Fall Beer Tour: Craft Beer Comes to Germany
Craft Brewers in
.Smoked Spelt Bock… Meinel Absolvinator… IPA… Imperial Pumpkin Ginger Ale… Small-Batch Doppelbock… Binkert Porter… Weissenohe Green Monkey. A few short years ago brews like these would have been unthinkable in Germany. They’re imaginative, edgy and outside the mainstream. That’s why we’ve included them in our fall beer tour.
Germany’s small and mid-size regional breweries produce 40% of the total volume of beer.
Nearly half the breweries in Germany are in Bavaria — 622 total.
The main centers of craft brewing are in the Munich area, Franconia (northern Bavaria), Berlin and Hamburg.
Germany has 5000 types of beer, according to industry officials.
The explosion of craft brewing and home brewing in the U.S., Canada and other countries has whetted the public appetite for artisanal brews beyond anything that could have been imaginable a few years ago.
.But since a lot of the love is focused on new domestic beers and breweries, new brews from other countries are sometimes overlooked. Our fall Beer Tour spotlights new players in Bavaria. Join us in October — You’ll have a chance to meet them and find out what makes them tick.
.Craft Beer in Hallerndorf: Gänstaller Brewery
.Andreas (Andy) Gänstaller is a revisionist brewer with a long list of craft beer credits. Together with partner Manuela Gänstaller, he is breathing new life into a defunct brewery in Hallerndorf-Schnaid and turning out one-of-a-kind beers that are putting German craft brewing on the map.
.Andy’s brew list includes a Triple Bock (Affumicator), Quator, which is made with Spelt, a rare Baltic Porter (unheard of in Germany!).
.He has also fielded a new Green Gold Double IPA, which topped the RateBeer chart in 2013 as the best beer from Germany. For his IPA (“GER meets USA”), Andy uses hops from Germany and the U.S. It’s “dangerously good,” according to one critic.
.Franconia’s Pioneering Microbrewery: Hertl Braumanufaktur
.At 24, David Hertl is living the dream many beer lovers-turned-brewers don’t start pursuing until they get downsized or mid-life crisis hits and they need an outlet for their beer fantasies.
.David heads up Franken’s smallest nanobrewery, the Braumanufaktur Hertl, where he specializes in high-octane brews that are loaded with character.
.He has built an impressive foundation for the new brewery based on practical experience. After an internship that took him to seven breweries, he did an apprenticeship and coursework, finishing as a master brewer. His enthusiasm knows no bounds.
.In May 2014, David unveiled a trio of Bocks — a Belgian-style Wheat Bock, Imperial Black IPA and a strong Abbey Cellar Beer (Klosterkellerbier). He also does a Whisky Bock, IPA, Strawberry Ale and a fall Pumpkin Bock.
.Living La Vida Local: The Kundmüller Brewery
.Brothers Roland and Oswald Kundmüller charted a new course for the family brewery they took over from their parents, keeping the best of the traditions they inherited and branching out with new craft offerings that have been internationally recognized.
.Their take on the classic Rauchbier brought a silver medal at the 2014 World Beer Cup in Denver. The Kundmüllers’ Kellerbier took gold at the European Beer Star Awards.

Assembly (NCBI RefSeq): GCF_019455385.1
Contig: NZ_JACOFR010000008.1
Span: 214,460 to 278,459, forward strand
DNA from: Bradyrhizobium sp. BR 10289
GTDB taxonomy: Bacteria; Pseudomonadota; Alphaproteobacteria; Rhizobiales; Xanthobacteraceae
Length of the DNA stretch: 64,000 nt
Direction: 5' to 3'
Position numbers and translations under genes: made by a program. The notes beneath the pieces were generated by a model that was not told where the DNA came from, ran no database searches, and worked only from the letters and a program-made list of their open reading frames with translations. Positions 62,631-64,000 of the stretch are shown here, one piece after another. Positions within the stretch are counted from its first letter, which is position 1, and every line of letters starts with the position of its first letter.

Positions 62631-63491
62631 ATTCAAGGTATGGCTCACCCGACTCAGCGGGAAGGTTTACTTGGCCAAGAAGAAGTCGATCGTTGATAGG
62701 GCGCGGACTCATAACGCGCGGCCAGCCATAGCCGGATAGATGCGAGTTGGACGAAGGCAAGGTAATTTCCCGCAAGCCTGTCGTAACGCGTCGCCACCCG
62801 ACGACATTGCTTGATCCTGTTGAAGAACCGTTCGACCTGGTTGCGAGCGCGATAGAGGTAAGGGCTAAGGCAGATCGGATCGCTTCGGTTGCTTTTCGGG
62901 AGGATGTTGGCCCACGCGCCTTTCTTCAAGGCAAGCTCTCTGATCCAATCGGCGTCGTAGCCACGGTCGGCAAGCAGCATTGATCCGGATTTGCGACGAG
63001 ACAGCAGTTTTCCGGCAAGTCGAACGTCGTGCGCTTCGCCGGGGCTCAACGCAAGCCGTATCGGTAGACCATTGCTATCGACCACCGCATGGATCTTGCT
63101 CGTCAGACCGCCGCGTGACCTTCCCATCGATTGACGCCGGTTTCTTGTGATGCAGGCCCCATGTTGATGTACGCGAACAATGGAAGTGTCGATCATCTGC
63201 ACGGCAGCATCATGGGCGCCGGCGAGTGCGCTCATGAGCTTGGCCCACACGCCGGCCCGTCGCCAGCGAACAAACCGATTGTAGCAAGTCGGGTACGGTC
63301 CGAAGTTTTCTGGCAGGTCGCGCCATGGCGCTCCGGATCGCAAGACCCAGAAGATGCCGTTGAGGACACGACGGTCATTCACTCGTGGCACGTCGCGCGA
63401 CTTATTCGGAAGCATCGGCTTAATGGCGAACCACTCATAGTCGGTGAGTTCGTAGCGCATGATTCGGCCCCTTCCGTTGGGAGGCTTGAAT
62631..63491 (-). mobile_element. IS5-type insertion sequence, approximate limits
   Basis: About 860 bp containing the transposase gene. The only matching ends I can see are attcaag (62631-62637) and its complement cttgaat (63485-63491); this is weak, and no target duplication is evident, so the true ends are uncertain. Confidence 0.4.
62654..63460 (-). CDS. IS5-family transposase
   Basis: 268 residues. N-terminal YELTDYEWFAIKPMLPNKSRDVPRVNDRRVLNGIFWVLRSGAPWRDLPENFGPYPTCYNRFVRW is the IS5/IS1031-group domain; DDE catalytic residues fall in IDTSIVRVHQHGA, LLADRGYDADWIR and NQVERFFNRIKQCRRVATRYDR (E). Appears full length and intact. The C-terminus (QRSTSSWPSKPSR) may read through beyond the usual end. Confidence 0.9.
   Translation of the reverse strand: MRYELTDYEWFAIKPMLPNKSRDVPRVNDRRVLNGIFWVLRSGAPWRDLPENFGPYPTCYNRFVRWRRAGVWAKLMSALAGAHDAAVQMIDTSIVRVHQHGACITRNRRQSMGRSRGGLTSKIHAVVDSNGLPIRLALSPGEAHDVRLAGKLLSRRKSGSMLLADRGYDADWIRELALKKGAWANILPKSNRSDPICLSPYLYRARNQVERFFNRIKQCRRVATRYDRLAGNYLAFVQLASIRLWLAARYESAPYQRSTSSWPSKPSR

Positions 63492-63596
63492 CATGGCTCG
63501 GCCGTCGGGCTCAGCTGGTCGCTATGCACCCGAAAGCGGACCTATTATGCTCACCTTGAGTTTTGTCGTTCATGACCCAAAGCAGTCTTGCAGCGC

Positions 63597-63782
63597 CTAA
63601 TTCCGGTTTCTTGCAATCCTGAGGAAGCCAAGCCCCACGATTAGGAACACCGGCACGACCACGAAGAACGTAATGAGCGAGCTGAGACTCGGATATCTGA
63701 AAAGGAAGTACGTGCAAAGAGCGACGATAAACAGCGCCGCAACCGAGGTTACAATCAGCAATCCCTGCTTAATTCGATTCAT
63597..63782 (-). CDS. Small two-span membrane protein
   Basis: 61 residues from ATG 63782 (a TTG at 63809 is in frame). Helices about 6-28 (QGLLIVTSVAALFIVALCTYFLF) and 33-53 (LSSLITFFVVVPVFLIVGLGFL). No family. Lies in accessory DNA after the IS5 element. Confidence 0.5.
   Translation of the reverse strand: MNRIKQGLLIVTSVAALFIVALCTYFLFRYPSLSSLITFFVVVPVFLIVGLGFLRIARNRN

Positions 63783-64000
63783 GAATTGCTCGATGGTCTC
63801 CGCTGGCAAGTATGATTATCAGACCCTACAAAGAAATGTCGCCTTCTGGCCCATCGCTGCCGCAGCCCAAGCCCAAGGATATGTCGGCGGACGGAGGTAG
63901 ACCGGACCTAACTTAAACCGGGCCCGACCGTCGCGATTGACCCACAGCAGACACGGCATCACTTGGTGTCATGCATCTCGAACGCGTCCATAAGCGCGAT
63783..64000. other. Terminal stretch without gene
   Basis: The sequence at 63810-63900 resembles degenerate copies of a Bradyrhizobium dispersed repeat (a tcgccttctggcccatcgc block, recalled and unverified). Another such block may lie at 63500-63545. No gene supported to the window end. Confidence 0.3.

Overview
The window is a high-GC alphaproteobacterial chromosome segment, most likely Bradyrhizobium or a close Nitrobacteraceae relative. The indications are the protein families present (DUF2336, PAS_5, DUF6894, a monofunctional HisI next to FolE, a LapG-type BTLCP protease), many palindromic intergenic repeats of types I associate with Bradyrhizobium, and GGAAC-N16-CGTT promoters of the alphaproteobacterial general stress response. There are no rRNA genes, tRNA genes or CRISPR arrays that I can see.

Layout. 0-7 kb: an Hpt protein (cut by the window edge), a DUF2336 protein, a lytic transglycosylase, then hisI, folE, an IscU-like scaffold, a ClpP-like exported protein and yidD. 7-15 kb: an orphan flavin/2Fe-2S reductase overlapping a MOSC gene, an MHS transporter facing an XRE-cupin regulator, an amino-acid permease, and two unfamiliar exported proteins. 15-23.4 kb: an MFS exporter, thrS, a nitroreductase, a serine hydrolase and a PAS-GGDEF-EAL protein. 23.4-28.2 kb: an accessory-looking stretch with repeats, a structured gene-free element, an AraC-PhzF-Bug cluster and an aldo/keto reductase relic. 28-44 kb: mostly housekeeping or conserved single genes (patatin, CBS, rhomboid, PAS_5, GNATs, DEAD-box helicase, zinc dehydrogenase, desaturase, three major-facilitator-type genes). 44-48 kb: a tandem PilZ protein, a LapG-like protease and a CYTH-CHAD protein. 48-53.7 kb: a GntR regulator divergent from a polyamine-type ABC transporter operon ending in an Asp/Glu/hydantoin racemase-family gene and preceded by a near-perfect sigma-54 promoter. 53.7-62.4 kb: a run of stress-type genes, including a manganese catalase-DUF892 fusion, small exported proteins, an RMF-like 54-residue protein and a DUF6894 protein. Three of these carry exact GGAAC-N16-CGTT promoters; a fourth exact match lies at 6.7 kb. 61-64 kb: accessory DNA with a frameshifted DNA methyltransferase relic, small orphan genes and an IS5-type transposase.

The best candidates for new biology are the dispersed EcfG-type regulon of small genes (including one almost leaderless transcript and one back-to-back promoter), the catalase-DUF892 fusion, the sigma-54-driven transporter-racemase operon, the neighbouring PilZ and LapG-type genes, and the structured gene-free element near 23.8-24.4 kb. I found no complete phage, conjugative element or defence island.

.The Kundmüller brothers also do a craft IPA and “Urstöffla,” an organic hops-forward dark beer. “It’s not that we just make beer. We love making our beer,” they say.
.Nearly everything on the menu at the brewery tap is from local production. Mother Anna bakes a passel of bread every week — her to-die-for farm rye loaf has its own following. The Wurst on the menu is also handcrafted. The Kundmüllers butcher and cure meat from animals they raise themelves.
.Craft brewing has come to the world of Bavarian beer. It’s a trend that would have been unthinkable a few years ago.
.Some critics view it as a peculiar and unnecessary development. After all, in the U.S. craft beer and home brewing arose as a backlash against mass-market brews. The new movement embraced everything that corporate beer didn’t have: diversity, small-scale, authenticity, regionalism, and traditional methods.
.Things are different in Germany. The country has 1349 breweries. There are around 120 large corporate breweries and chains at the top of the industry.
.But most of the remaining 1220 or so are mid-size to small regional breweries — their beer is pretty darn good as it is and a huge array of styles and types is already available.
.So some German beer lovers wonder if there is anything to rebel against. They contend that most of the beer made in Bavaria — particularly Franconia — actually already is craft beer.
.The main locus of the craft brew debate is Germany’s Purity Law, or Reinheitsgebot (RHG), which stipulates that only four ingredients may be used to brew beer: water, malt, hops and yeast.
.The RHG is a sacred cow. Industry and consumers alike have long upheld it as a guarantee of quality and purity.
.But revisionist brewers tend to see it more as a straitjacket and say it tends to stifle experimentation with different and unusual ingredients, including different grains, spices and fruit.
.For the time being, German craft brewers can use a work-around. As long as they don’t advertise their Pumpkin Ales, IPAs or Whiskey Bocks as Bier, everybody is reasonably happy.
.While craft brewing has established a firm beachhead, the last word hasn’t been spoken. The German beer industry is trying to persuade UNESCO to put the RHG on the world heritage list — in itself an entirely laudable goal. But whether this could be used against craft brewers to enforce orthodoxy some time in the future is anybody’s guess.
.For now, it’s a win-win situation and beer lovers can enjoy the best of both worlds — remarkable traditional regional beers that are distinctive in their own right AND inventive new craft brews made with passion and devotion by a new generation of creative brewers.